When the economy began to climb out of recession, publishers of medical professional journals thought they were seeing a bit of a recovery. But since the start of this year, pharma companies have been pulling back on their print outlay. Some experts point to the lack of blockbuster drugs as the leading cause, but other industry watchers fear the long slow decline that has taken effect in most print sectors is occurring in the field of medical journals as well.
Through the first half of 2012, the ad spending by pharma companies in all healthcare magazines totaled $303 million, a drop of 13.9% from the same period last year. When the medical/surgical publications are considered separately, the drop, from $201 million spent last year to $168 million spent this year, is even more significant. According to Kelly Sborlini, VP of syndicated market research operations at Encuity Research, “The average spend per brand in the first half of the year decreased by about $40,000”. To counter the declining print outlay, some journals have moved to offer print and digital ads together and no longer sell print-only ads. Publications that offer the bundled ad product believe they are ‘outperforming the market’ and expect the rest of the year will turn in improved numbers.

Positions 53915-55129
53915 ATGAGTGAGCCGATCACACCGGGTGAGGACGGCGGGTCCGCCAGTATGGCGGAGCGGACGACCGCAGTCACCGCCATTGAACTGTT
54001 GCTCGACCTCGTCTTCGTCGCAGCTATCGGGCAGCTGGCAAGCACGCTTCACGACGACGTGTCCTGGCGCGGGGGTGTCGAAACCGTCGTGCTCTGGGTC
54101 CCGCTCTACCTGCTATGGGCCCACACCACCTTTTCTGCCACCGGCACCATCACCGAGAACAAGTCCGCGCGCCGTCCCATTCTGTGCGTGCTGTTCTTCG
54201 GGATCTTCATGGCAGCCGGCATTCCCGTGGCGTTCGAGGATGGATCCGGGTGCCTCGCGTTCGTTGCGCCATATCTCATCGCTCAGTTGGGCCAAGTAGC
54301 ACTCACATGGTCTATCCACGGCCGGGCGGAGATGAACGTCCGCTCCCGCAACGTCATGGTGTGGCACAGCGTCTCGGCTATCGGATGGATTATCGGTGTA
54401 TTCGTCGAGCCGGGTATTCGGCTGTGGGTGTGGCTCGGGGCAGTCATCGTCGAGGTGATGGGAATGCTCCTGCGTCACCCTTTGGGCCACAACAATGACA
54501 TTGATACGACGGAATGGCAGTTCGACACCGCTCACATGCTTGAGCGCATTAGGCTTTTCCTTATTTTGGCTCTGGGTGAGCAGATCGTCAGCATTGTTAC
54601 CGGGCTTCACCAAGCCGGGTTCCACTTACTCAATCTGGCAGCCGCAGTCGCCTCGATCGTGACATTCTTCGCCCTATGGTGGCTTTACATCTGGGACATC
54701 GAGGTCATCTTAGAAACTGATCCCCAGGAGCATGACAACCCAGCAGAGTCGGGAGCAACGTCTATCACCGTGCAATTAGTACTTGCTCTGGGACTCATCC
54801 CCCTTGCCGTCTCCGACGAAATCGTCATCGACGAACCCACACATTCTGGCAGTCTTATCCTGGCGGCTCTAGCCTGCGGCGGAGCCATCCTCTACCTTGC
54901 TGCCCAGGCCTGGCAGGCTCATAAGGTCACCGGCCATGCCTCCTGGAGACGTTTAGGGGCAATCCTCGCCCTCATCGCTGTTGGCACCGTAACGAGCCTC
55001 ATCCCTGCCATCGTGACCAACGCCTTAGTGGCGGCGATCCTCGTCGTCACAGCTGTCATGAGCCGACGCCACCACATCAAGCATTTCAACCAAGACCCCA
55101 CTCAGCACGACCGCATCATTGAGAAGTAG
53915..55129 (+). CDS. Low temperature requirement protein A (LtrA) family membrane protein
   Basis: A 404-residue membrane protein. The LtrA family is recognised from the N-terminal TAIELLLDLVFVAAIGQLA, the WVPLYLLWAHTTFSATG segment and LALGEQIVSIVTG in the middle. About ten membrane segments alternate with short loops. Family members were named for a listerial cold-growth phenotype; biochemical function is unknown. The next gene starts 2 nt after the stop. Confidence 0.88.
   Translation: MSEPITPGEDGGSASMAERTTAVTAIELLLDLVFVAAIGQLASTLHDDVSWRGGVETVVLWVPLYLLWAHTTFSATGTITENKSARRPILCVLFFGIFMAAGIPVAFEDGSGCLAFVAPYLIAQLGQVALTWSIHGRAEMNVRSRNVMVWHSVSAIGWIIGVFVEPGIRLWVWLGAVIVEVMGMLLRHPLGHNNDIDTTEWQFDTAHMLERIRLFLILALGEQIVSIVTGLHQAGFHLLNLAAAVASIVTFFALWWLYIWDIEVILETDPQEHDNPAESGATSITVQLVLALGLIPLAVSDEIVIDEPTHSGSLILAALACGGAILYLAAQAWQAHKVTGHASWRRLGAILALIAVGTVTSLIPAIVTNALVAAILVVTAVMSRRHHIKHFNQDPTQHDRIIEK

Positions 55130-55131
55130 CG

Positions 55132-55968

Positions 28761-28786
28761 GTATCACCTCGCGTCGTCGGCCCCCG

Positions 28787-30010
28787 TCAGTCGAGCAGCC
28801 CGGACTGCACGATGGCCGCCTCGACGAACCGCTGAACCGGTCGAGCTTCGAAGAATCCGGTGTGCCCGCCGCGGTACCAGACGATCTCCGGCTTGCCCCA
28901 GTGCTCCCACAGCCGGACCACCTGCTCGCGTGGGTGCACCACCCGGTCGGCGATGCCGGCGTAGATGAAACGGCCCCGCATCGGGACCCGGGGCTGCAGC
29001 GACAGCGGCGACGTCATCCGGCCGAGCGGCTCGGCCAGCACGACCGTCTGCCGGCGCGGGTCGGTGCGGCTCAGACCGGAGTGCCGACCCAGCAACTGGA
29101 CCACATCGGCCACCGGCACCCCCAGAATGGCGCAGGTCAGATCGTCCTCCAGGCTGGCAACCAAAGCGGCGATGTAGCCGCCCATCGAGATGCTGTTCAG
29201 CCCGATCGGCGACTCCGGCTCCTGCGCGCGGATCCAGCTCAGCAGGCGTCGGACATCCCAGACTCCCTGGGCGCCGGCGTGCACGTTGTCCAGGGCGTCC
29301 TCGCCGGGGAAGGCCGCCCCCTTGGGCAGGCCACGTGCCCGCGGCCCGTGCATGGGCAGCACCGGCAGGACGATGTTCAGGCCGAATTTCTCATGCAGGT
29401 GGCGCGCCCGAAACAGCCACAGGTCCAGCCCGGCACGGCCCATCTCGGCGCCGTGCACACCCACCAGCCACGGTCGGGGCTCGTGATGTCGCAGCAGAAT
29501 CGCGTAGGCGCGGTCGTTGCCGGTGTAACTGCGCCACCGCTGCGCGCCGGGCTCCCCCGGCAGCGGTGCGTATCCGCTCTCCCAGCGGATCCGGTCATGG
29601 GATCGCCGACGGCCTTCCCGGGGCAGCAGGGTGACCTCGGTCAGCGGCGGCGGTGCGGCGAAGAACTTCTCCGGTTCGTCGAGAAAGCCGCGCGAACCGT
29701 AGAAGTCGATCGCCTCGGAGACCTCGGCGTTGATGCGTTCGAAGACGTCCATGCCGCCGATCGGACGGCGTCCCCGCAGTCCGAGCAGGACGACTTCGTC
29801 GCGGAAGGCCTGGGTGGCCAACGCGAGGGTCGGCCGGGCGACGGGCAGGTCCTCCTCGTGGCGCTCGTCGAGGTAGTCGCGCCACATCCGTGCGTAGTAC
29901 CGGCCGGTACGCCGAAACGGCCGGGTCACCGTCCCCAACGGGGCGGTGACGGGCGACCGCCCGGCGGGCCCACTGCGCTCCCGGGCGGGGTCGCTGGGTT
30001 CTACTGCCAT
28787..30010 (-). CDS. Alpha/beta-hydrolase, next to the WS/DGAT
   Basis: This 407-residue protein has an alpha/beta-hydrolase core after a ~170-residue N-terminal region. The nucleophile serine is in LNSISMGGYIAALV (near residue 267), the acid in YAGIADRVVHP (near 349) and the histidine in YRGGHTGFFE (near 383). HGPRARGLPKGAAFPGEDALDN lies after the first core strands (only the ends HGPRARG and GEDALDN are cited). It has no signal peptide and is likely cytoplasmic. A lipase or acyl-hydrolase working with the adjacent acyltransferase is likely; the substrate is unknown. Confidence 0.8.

Analysts predict that up to 30+ new NMEs (new molecular entity) could be approved between now and 2016 which means that more promotions could be forthcoming. However, some of these new drugs will treat niche problems which narrow the opportunity for advertising. In addition, as medical professionals spend more time with mobile devices, marketers may increase their digital, not print, promotions.[Source: Iskowitz, Marc. Pulp Friction. Mmm-online.com. 31 Aug. 2012. Web. 28 Sept. 2012]